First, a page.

Demography – driving forces & consequences
The population is ageing, urbanization seems never to end and the networks we are part of affect us i many different ways. We try to understand the trends.

Demography is important when you aim to understand the future. Today’s trend toward a growing and ageing population is very much an issue for the future as it affects not only the individual but many parts of society. It is, e.g., of great importance for how we organize labor and welfare.

How we relate to each other in a population is also changing due to demographic development. By understanding people’s personal networks, we can study the spread of crime, for example. Personal networks and relationships have also proven to be very important for our health, and this information could be used in preventive work against the spread of illness.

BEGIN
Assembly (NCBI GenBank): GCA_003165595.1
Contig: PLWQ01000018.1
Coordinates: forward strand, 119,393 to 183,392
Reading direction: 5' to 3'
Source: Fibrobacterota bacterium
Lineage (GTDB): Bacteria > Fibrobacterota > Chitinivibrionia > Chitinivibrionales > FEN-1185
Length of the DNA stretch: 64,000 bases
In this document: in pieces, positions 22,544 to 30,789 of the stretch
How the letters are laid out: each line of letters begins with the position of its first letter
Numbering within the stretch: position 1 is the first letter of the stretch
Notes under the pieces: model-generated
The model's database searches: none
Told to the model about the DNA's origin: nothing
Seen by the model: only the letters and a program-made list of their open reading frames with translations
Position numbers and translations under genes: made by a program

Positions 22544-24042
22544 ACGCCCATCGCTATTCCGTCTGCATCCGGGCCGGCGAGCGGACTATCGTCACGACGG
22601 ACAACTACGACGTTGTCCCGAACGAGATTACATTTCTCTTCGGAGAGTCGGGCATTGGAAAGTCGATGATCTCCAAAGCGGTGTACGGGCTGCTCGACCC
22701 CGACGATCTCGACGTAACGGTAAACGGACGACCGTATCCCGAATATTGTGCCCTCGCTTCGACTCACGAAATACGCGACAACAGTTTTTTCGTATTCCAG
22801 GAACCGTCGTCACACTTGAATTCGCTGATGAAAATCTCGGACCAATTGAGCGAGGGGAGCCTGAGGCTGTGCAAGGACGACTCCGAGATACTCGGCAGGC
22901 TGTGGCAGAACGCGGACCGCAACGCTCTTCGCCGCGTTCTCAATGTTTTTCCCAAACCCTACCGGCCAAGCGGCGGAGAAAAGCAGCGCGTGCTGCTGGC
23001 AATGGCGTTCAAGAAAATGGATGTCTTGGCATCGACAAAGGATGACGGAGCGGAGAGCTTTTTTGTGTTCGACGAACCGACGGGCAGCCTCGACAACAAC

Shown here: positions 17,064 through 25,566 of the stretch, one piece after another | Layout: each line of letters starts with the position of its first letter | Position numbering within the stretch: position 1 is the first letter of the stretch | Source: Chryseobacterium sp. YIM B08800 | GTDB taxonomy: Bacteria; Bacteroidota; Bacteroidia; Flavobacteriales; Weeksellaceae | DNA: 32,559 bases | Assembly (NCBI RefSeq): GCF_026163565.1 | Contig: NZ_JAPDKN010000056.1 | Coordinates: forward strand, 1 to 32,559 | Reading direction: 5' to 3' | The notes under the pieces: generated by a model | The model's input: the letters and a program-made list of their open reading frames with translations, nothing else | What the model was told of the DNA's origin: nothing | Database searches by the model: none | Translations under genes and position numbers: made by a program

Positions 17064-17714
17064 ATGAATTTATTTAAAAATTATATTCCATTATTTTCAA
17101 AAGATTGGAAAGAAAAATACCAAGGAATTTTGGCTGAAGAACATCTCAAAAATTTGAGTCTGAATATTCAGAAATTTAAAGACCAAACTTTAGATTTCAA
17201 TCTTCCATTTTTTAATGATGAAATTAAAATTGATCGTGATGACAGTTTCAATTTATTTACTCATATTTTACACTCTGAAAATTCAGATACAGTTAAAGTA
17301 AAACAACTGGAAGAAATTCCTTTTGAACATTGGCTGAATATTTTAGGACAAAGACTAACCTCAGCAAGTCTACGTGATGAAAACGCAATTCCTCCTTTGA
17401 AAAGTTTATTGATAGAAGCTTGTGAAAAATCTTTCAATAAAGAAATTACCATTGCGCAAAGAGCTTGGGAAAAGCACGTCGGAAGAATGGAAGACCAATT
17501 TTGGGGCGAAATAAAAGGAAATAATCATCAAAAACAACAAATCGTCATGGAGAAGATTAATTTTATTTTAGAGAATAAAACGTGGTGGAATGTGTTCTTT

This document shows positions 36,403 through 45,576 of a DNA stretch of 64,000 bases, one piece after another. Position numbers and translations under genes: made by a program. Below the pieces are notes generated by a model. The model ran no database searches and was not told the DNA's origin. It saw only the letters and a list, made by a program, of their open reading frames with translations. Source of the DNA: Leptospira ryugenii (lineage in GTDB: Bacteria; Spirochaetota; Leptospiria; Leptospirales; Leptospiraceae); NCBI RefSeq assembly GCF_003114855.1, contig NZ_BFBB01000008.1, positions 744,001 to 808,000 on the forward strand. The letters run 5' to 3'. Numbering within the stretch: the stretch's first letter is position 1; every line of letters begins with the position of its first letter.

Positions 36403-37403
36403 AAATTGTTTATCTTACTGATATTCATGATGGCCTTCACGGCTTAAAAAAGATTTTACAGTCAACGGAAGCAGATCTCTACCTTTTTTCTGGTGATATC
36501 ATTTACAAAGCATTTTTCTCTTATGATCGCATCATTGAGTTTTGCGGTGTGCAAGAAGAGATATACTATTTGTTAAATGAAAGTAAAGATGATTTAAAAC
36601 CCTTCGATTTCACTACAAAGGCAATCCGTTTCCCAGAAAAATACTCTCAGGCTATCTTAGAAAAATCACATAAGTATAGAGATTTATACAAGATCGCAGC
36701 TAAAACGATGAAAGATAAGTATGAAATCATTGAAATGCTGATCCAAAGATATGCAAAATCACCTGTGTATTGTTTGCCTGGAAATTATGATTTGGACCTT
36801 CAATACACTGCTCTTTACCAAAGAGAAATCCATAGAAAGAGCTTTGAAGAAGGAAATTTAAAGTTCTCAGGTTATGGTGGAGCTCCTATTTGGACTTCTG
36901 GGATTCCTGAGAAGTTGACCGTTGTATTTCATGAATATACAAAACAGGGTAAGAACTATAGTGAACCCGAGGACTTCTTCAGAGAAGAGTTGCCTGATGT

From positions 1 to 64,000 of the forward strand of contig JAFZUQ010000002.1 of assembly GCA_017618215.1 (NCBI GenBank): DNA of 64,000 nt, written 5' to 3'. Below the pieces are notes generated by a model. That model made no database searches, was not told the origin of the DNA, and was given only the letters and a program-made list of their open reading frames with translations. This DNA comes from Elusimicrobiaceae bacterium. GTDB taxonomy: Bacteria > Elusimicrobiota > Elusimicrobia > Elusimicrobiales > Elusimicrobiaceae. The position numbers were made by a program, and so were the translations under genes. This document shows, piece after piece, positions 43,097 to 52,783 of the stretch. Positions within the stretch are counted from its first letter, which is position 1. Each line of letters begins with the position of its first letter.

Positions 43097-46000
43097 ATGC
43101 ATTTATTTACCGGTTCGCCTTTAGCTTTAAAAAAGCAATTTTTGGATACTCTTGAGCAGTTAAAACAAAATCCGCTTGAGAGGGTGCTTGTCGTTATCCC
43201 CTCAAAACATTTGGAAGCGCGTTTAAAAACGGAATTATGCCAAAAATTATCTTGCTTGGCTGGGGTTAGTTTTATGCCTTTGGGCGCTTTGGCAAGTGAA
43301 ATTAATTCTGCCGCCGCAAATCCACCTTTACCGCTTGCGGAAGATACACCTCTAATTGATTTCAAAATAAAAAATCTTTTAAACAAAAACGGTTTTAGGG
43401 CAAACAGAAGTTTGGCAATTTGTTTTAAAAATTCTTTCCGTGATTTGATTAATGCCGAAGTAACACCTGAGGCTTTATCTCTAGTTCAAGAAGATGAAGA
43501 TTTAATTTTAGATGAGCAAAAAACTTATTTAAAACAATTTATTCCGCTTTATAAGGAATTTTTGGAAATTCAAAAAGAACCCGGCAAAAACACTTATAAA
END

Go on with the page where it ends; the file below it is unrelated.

In recent years, new forms of relationships have emerged. Does this mean that our need for close relationships has changed or that it is just taking on new forms? What are the consequences for how we live, work, and have children?


Amir Rostami
PhD, Sociology
Christofer Edling
Professor, Sociology
Christoffer Carlsson
Doctor of philosophy in criminology
Hernan Mondani
MSc., Engineering Physics, PhD, Sociology.
Jens Rydgren
Professor, Sociology
Joakim Sturup
Chriminologist, Ph.D.
Maria Törnqvist
Associate Professor, Sociology
Martin Kolk
Associate Professor, Demography
Michael Grätz
PhD, Political and Social Science
Mikaela Sundberg
Associate Professor, Sociology
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